Tourism in turmoil
Tourism as an industry was mooted some 40 years ago by the then Minister of State J.R. Jayewardene amidst mild criticism that we would be prostituting ourselves at the altar of the Almighty Dollar.
Today, Sri Lanka depends heavily on tourism for its sustenance, the industry providing direct and indirect employment to thousands of families while earning valuable foreign exchange for the State coffers. A multi-billion dollar earner world-wide, both the affluent and the poor equally profit from it.
Given that it is very much a leisure and entertainment business, any visitor to the country would naturally be concerned about his or her safety.
Thus, the travel advisories, especially from Western countries warning their citizens against visiting Sri Lanka due to the Northern insurgency has really hurt the local hospitality trade. It may then be opportune for the industry to look eastwards, towards Asia in the future, without this over-reliance on Western tourists whose spending power is often a myth.
Last week, The Sunday Times reporters visited the Southern coastal belt where by now the 'peak season' would be just about warming up, only to find ghost-like hotels and deserted beaches.
The Budget had hardly any reference to anticipated revenue from this sector for next year, but going by the ground realities -- mass cancellations by foreign tour operators --any significant income seems a mere pipe-dream.
But is the Northern insurgency the only reason for the decline in tourism?
From 1987 to 1990, Sri Lanka had not one, but two parallel insurgencies -- one in the North and East and the other in the South, the latter where most hotels and tourists were.
And yet, the situation was not as bad as it is today.
So, what's gone wrong?
For starters, look at those at the helm of the industry.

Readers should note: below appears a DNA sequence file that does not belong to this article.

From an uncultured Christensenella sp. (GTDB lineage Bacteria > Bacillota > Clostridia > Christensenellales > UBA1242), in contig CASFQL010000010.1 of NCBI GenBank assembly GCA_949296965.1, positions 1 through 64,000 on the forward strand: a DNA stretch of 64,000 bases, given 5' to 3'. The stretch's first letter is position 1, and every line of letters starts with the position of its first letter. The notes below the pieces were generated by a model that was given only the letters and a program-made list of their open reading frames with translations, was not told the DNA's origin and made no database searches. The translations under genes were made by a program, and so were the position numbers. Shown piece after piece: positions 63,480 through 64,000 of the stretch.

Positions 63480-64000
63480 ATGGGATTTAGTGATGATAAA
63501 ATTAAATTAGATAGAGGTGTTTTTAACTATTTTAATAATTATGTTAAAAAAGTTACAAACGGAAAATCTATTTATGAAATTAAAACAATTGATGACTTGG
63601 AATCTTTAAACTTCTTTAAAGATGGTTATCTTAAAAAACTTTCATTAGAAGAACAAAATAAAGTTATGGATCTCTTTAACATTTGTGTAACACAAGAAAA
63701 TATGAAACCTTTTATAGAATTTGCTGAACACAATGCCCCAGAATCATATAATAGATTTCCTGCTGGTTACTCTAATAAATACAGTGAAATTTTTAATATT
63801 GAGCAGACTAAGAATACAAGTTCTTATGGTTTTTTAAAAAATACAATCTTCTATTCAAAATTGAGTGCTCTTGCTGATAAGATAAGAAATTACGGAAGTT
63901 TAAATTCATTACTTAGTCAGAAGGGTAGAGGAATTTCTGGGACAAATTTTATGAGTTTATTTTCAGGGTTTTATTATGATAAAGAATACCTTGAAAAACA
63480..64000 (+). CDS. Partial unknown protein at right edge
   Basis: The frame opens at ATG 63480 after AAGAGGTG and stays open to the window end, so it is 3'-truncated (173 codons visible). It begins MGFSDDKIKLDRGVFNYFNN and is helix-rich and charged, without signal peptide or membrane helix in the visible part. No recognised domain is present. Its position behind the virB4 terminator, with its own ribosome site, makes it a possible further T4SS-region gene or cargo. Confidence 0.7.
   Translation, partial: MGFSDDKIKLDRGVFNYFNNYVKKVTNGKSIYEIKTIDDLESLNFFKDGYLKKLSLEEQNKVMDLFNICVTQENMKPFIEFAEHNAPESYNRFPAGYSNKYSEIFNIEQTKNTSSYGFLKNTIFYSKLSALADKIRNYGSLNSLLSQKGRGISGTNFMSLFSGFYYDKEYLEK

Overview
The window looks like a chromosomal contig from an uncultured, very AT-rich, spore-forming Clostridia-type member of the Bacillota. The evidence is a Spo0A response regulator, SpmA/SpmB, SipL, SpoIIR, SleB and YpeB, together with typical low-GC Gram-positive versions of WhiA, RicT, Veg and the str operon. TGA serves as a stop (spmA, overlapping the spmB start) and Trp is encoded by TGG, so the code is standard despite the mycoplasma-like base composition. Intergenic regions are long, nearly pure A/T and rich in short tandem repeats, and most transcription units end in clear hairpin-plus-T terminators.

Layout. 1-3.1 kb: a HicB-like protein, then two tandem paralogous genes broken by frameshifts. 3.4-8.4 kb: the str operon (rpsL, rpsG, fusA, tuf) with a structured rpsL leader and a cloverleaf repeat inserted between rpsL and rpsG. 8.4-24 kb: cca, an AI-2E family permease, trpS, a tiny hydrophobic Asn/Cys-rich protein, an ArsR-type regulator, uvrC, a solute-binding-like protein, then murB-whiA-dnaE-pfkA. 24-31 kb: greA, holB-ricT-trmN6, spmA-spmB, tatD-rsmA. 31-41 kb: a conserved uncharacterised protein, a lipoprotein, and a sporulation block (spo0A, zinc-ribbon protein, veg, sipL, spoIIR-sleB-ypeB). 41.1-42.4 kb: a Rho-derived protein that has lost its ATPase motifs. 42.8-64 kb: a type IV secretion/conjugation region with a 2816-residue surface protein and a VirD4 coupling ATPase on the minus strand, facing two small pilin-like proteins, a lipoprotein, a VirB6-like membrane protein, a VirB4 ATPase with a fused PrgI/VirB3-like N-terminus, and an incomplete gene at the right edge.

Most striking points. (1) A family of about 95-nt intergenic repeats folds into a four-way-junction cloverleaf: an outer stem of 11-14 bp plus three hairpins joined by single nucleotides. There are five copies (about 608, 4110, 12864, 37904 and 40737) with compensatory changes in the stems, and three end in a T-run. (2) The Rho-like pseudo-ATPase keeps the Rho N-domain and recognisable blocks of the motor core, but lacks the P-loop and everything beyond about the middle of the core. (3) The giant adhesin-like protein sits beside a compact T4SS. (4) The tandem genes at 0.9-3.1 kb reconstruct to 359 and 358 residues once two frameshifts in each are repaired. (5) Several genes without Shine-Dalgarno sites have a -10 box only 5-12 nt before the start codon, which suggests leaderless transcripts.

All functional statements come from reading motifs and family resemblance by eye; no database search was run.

We have a Minister who has asked the President to sack the Ministry Secretary; a Ministry Secretary who does not speak to his Minister or the Tourist Board Chairman; and a Tourist Board Chairman who does not speak to either of them.
This is at the apex.
Then, we have the captains of the industry, who seem not to have the guts to make a difference.
The President, regrettably, is allowing the situation to drift aimlessly -- a terrible reflection on his management style.
In the early days, he tried to replace the Tourist Board Chairman, but the Chairman stayed put with the backing of the Minister, and continues to stay put -- even without the backing of his Minister.
Then, he was persuaded to appoint a committee that was to go into the implementation of the Tourism Authority that was created with the input and backing of the industry. This was effectively a delaying tactic to pass the revenue collection from a 'cess fund' and its expenditure to the industry to decide on, rather than to the Tourist Board. This Authority remains in limbo with the committee report still awaited.
The reason for appointing this committee to look into the matter after all in the industry had already approved it, was ostensibly to see if it conflicted with the 'Mahinda Chinthana'. It was as absurd as that.
If the President wants economic development to proceed hand-in-hand with this insurgency, then the manner in which a pivotal industry is being managed is surely an eye-opener that this is not the way to set about that task.
Small-time hoteliers, both local and foreign are near bankruptcy having invested their savings in an industry that is getting little or no support from the Government.
In the bad years of 1987-90, the then Government called for meetings and gave a helping hand by way of re-scheduled bank loans and duty-free import permits etc, just to help the industry survive. Not so now. There's no one to even give them a hearing.
The UNP Government had a Master Plan for the development of tourism. It committed several mistakes, but at least, made heady progress on that score. It planned to develop a second international airport at Wellawaya to feed the East, up-country and the South, to develop the beachfronts north of Negombo, the deep South and south of Trincomalee; it allowed foreigners to invest in the Galle Fort residences that were falling apart; and it came up with the Tourism Authority that would enable the private sector to take the lead in tourism promotion globally and policy management locally.
The best way forward for this Government is to take a fresh look at the Tourism Authority Law and have it implemented without any further vacillation. Something will have to be salvaged from an industry that has been permitted to all but collapse.
And evidently, the decks will have to be cleared at the top to permit this to take shape.